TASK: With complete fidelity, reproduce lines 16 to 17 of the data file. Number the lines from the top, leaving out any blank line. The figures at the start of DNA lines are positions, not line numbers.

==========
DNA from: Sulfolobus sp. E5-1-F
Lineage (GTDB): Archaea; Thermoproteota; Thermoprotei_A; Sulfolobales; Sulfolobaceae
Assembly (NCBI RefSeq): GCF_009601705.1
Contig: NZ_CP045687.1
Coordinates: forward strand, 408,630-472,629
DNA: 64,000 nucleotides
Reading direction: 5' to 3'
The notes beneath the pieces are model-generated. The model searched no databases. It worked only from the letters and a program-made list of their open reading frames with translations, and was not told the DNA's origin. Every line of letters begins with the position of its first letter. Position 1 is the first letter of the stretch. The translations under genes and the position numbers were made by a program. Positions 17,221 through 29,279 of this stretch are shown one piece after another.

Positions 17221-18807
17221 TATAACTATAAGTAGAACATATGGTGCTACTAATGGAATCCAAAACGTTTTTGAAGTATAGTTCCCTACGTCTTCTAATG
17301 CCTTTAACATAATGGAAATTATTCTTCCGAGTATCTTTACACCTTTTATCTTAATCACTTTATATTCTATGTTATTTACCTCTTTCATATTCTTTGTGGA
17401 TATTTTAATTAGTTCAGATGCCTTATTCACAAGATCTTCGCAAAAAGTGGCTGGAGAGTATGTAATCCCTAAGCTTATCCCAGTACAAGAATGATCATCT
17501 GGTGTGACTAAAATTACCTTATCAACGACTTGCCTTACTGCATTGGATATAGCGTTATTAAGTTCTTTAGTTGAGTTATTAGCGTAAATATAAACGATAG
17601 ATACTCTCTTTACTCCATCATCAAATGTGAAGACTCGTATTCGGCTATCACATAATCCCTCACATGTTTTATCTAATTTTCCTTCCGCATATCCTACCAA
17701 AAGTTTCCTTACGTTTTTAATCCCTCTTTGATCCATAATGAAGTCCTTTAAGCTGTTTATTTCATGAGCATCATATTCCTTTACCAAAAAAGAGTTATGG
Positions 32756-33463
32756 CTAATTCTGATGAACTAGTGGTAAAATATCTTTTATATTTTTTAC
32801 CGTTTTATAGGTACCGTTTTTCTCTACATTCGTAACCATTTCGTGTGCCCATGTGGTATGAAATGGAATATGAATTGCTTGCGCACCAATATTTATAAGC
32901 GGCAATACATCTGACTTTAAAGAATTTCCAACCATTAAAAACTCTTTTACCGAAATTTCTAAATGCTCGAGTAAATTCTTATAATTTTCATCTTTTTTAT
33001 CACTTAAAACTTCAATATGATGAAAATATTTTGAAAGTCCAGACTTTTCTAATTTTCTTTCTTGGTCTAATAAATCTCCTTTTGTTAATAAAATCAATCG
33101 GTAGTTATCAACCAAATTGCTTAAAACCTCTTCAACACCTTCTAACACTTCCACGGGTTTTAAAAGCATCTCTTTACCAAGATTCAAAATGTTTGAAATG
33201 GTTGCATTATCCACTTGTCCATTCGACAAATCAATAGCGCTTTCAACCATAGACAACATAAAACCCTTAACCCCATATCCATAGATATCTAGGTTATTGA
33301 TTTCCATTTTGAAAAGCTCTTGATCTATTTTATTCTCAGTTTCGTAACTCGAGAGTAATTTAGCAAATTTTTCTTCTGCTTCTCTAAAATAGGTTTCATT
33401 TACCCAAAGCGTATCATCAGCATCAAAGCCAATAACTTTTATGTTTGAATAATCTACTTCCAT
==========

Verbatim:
Positions 32756-33463
32756 CTAATTCTGATGAACTAGTGGTAAAATATCTTTTATATTTTTTAC